GNU Screen

GNU Screen is a full screen window manager and is typically bundled within many Unix/Linux based distributions. This includes OS’s like MacOS X and Ubuntu. For the ones it is not bundled in — it can be obtained and installed — it is worth obtaining.

So what is a window manager? Well, just like you have multiple tabs in a browser you can have the same functionality for terminals. Like with most things that you do with just a terminal there is a learning curve associated with it, since there isn’t many visual cues when you first execute it.

This tool was introduced by a co-worker when we were having a difficult time doing remote installations because network communications were not always reliable. If we were in the middle of a long running process and the network dropped then the process being executed could end abruptly. Of course we could kick the process off in the background, but that wasn’t always an option. We had other problems like shell environment variables needing to be reset, etc. Screen is the answer to this problem because even if network connection was lost or you accidentally closed the terminal, you can just reattach to your screen session.

After using this for a couple months, I realized the true power of it. No longer do I need to login to multiple terminal sessions to the same system for multi-tasking activities. Why? You just launch Screen and then add new windows/sessions to the Screen instance. Better yet, you can setup .screenrc to add the windows you typically use, add a title to them and even execute startup commands so that everything is all setup with one simple command.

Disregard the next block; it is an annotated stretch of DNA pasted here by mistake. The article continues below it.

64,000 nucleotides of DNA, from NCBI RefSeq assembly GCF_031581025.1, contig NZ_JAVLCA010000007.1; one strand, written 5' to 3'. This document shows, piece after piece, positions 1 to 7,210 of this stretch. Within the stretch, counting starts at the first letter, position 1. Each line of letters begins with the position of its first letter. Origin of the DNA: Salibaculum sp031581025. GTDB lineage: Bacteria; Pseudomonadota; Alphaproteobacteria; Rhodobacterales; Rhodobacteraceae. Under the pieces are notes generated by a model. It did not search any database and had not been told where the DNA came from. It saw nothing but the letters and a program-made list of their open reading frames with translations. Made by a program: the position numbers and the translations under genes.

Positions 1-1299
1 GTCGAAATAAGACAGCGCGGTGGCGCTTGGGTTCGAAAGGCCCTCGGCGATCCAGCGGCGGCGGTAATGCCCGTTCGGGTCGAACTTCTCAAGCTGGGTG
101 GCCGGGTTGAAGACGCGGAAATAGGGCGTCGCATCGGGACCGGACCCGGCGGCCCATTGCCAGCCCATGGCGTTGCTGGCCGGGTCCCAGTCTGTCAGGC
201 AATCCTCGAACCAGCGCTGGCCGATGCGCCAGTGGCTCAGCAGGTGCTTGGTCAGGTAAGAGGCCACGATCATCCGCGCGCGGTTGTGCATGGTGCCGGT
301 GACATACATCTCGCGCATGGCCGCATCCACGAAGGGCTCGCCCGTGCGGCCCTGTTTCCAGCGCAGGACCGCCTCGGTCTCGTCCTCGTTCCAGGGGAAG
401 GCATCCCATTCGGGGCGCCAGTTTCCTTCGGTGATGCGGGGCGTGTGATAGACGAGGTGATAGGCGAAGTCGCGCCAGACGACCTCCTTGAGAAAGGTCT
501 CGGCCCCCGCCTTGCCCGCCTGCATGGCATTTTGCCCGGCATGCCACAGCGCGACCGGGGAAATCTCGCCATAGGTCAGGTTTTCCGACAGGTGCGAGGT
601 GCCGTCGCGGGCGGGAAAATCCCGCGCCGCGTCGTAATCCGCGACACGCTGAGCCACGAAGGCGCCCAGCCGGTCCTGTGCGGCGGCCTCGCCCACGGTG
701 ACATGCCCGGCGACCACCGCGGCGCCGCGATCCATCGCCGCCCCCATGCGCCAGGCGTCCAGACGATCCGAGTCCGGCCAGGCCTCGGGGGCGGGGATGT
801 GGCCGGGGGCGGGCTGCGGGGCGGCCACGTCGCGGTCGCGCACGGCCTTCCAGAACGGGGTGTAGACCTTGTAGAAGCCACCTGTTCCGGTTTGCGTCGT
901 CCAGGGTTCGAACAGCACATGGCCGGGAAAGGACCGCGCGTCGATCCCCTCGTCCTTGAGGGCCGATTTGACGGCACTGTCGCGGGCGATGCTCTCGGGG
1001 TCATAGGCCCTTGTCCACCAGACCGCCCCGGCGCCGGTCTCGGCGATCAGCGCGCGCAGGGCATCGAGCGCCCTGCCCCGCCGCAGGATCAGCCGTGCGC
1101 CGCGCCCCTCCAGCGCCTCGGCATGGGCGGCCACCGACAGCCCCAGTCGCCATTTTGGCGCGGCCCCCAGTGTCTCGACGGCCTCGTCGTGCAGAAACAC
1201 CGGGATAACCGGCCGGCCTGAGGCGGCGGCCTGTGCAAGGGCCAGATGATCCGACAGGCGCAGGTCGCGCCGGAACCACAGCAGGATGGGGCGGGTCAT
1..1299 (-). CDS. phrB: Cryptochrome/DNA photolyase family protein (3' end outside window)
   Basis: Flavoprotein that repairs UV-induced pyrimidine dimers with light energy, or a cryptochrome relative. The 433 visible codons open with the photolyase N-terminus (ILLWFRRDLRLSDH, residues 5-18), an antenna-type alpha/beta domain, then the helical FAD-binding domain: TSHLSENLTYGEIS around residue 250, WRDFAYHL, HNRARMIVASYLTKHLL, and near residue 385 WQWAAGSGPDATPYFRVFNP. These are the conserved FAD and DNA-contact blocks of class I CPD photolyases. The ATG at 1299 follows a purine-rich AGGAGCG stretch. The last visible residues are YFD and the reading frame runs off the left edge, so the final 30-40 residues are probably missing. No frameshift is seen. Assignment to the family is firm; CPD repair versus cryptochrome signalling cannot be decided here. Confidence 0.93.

I searched quite a bit for other articles on the web for how others setup their .screenrc. At the end of the day I have a mix and match of what I found and here it is.
~/.screenrc

# Don't display the copyright page startup_message off
# keep scrollback n lines defscrollback 10000
# default screens
screen -t top 0 top
screen -t main 1
screen -t alt 2
screen -t trenton 3 ssh trenton

shelltitle "$ |bash"

# THIS IS THE PRETTY BIT # change the hardstatus settings to give an window list at the bottom of the
# screen, with the time and date and with the current window highlighted
hardstatus alwayslastline
hardstatus string '%{= kG}[ %{G}%H %{g}][%= %{= kw}%?%-Lw%?%{r}(%{W}%n*%f%t%?(%u)%?%{r})%{w}%?%+Lw%?%?%= %{g}][%{B} %d/%m %{W}%c %{g}]'

Here are a list of tips or commands I use most frequently:
How to switch between windows? CTRL-a then the number of the screen. For example, if you were using the .screenrc above, the following key sequence would get you to the “main” window.

CTRL-a 2

How to exit screen? There are a couple ways. The annoying way is to type exit out of each window. That can be pretty annoying. Well, you can do a CTRL-d in each one, but that is scary. The easiest way is the use CTRL-a :quit

CTRL-a :quit

The latest rendition of GNU Screen is called tmux.  I haven’t used it as much as Screen, but has good features and is worth looking into if you had to chose between the two.

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